Democratic congressional candidate Zephyr Teachout was understandably “overwhelmed” when asked about a Time Warner Cable News/Siena College poll released last Tuesday that showed her 30 points ahead of her primary opponent, Will Yandik. Taken about a month before the June 28 primary, the poll seemed to give Teachout an insurmountable lead against the underfunded and relatively unknown Columbia County farmer.
Teachout didn’t define “overwhelmed.” One gets the impression that the Fordham law professor isn’t overwhelmed by many things. She might have meant the poll hardly represented the reception she and Yandik have been getting around the district. Which is to say, closer to 50-50 than 65-35. Such was the response by the SRO crowd at the Community Center in Woodstock last week.
That there wasn’t a dime’s worth of difference on a host of topics between these two self-described “progressives” might have been a factor. Regardless of who wins the primary, the hard left will be well-represented on the Democratic ticket.
Against Teachout’s celebrity and impressive fundraising — she should be approaching $1.5 million while Yandik struggles for a third of that — was a troubling stat inside the Siena poll which suggested, as has Yandik, that a run from the left might not succeed in a moderate-to-conservative district in which Democrats and Republicans have almost equal enrollments. The poll showed that Teachout ran strongest with the 13 percent among those who considered themselves most progressive, while running virtually even with Yandik among those who said they were mainstream Democrats. These findings seemed to back Yandik’s repeated warning that to win the election “we have to reach out to Republicans.”
Bring on John Faso!
You have to give Teachout an “E” for exuberance. At the Woodstock candidates’ night she declared herself “John Faso’s worst nightmare.” Faso leads Republican rival Andrew Heaney by 22 points in the Siena poll.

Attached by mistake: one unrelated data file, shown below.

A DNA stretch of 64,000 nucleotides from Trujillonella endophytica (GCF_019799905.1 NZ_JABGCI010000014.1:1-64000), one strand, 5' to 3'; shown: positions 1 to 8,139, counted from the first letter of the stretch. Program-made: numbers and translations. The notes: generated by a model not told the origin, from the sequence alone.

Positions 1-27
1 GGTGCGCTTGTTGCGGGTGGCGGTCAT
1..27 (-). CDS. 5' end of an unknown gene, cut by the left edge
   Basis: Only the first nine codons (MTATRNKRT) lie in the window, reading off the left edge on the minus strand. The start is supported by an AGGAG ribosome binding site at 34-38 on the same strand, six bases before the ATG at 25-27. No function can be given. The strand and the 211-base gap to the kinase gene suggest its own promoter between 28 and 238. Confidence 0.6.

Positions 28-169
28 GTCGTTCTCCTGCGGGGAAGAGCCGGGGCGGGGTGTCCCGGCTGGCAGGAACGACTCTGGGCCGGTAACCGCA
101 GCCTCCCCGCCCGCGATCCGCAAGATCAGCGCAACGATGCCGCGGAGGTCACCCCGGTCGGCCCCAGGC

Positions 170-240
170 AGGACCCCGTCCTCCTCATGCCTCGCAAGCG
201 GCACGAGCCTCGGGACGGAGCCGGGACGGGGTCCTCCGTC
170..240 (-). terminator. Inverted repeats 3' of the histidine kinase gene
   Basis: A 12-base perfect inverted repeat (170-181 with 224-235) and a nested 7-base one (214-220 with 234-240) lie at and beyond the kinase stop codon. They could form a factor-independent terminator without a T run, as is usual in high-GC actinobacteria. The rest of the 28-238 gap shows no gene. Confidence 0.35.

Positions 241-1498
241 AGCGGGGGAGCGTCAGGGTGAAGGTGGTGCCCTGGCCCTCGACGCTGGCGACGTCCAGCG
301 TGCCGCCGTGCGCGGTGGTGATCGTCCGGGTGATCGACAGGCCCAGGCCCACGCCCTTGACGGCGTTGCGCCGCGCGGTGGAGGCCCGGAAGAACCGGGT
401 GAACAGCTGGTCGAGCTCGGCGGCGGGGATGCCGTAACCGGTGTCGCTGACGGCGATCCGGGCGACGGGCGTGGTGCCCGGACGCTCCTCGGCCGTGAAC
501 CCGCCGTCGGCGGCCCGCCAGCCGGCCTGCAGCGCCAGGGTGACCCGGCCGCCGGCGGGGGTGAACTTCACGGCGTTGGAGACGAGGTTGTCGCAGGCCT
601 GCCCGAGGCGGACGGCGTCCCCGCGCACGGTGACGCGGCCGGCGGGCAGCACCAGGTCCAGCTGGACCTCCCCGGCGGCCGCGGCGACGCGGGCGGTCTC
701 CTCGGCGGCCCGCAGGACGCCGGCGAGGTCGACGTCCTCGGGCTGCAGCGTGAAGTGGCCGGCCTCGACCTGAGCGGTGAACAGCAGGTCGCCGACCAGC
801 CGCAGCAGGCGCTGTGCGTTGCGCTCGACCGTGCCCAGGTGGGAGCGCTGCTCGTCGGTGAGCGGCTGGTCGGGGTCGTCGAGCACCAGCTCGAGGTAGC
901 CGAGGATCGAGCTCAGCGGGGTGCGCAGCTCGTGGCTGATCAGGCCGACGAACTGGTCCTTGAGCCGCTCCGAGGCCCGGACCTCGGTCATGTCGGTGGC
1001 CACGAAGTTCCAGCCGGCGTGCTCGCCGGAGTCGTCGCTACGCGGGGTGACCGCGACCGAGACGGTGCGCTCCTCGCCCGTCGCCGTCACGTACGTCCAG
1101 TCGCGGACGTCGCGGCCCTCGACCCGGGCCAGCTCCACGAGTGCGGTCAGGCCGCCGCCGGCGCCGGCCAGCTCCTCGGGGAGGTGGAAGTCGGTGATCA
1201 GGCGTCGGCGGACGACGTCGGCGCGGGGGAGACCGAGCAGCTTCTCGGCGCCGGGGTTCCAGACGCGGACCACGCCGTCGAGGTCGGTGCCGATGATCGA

Well, I’ve seen Faso across some 20 years of campaigning, and if truth be told he might be Teachout’s worst nightmare.
Faso, a career politician, is what they call a kneecapper. He takes no prisoners. It’s all about the prize. He will attack any perceived weakness — does residency ring a bell? —belittle any accomplishment, turn around any criticism. Something of a policy wonk like Teachout, he will bury his opponents in white papers. On the campaign trail, Faso is all smiles and handshakes, but can go quickly serious when a susbstantive question is raised.
The former Assembly minority leader has been through the mill, having run failed — but loud — campaigns for governor and state comptroller, the first a debacle against Eliot Spitzer, the latter a credible showing against Alan Hevesi.
Teachout, by comparison, has barely had the proverbial glove laid on her. For sure she’s fought for all kinds of good causes, but has never faced live fire in a competitive election. Andrew Cuomo ignored her during their primary campaign in 2014. Carrying almost every upstate county was a moral victory, but how much of that was anti-Cuomo? Yandik, as repeatedly demonstrated in this primary, has been little more than an echo chamber.
That said, Teachout is no pushover. Firm resolve underlies her engaging demeanor. She needs to understand that a general election against John Faso will be a whole new ballgame.